Additionally, tolerance for “one-size-fits-all” experiences is becoming very low. We believe the last best experience a consumer has (regardless of channel) becomes the minimum expectation they have going forward for every other brand. That personalized experience is only made possible by leveraging data and technology.
In addition to the above, enterprise employees (consumers in the enterprise environment) are increasingly expecting consumer-grade experiences. That is to say, for example, a mobile experience that is comparable or better than the consumer apps they engage with on a daily basis.
IQ: How must executives change their thinking to reinvent the organization and revamp the customer experience?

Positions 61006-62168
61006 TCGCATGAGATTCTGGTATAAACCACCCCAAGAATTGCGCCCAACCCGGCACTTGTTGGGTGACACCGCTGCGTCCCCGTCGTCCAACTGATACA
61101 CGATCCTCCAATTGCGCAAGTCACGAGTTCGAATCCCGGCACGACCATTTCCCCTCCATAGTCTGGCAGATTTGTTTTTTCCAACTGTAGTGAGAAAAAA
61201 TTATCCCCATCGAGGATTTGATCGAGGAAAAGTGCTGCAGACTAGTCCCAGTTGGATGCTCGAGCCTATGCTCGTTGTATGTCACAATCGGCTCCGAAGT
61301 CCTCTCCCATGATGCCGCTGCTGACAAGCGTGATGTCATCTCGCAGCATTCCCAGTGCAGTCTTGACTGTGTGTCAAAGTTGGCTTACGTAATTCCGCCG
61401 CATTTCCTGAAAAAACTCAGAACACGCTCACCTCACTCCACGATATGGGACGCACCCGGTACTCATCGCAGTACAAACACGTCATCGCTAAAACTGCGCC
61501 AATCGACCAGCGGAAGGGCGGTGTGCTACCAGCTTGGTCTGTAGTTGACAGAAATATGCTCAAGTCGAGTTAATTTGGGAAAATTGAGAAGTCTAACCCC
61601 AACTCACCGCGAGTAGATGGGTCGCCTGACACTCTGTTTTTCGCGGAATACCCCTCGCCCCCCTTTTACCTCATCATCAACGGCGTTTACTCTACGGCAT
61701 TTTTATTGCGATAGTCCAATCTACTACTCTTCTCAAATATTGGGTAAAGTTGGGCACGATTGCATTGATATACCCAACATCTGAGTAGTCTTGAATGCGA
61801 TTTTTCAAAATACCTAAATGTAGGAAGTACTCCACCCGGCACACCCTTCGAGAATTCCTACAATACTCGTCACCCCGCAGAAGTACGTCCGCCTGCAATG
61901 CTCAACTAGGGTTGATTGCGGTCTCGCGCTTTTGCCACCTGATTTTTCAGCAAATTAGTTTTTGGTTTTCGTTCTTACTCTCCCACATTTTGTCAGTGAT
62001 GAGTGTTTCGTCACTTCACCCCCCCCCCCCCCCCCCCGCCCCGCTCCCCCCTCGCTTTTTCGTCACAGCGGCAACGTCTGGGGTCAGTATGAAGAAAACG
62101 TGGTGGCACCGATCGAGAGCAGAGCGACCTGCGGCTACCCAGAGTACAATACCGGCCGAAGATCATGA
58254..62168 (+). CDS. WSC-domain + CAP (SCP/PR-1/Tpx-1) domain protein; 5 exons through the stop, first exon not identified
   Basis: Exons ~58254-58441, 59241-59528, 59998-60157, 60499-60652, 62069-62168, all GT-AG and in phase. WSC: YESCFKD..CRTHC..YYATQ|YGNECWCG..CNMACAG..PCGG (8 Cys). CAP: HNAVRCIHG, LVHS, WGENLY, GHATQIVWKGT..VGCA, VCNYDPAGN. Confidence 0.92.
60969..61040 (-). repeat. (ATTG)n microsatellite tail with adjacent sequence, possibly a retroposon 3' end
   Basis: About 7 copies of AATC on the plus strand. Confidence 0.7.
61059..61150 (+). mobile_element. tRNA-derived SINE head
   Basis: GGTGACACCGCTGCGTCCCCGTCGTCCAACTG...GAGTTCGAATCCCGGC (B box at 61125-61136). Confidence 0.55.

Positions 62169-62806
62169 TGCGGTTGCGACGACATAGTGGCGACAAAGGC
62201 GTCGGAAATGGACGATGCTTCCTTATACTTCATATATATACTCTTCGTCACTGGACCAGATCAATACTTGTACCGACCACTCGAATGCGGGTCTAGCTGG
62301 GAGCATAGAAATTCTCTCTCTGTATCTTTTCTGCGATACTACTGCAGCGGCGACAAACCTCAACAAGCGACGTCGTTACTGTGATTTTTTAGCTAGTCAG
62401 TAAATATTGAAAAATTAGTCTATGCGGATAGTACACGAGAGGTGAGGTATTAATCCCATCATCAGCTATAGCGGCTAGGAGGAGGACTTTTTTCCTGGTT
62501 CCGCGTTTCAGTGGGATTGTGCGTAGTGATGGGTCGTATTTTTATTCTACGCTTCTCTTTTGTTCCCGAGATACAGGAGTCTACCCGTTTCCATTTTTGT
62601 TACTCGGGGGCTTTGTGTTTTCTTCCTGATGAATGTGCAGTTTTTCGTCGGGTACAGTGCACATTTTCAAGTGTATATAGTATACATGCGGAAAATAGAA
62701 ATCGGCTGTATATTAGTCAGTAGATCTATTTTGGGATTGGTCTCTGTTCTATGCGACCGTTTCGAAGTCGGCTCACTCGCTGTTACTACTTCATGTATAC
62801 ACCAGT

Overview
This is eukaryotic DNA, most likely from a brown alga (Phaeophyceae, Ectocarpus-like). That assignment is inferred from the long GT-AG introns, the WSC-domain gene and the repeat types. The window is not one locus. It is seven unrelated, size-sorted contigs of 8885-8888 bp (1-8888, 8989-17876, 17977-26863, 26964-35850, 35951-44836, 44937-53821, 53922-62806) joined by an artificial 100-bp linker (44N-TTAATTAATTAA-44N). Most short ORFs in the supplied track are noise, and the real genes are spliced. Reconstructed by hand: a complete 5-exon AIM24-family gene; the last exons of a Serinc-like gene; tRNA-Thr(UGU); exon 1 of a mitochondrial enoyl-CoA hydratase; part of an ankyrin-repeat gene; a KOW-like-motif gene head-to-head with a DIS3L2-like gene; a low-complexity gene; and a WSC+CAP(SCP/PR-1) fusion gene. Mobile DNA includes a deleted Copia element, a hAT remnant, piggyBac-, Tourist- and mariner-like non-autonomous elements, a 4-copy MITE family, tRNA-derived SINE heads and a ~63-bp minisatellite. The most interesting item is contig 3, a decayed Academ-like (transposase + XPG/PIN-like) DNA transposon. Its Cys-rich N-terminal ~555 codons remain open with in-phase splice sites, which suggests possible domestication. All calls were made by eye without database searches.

WT: As digital technologies take hold, we are seeing new ways to interact and transact. The roots of this transformation really began in earnest around 2007, when Apple launched the iPhone. We saw a democratization of software through the app store, and we saw mobile, cloud computing and other digital tools and technologies take hold. As a result, organizations have recognized a need to address consumerization. They must operate within a more agile and flexible framework, and adopt a more personalized approach with multichannel or omnichannel capabilities. It is important to ask: “How can we truly transform processes to address this model?”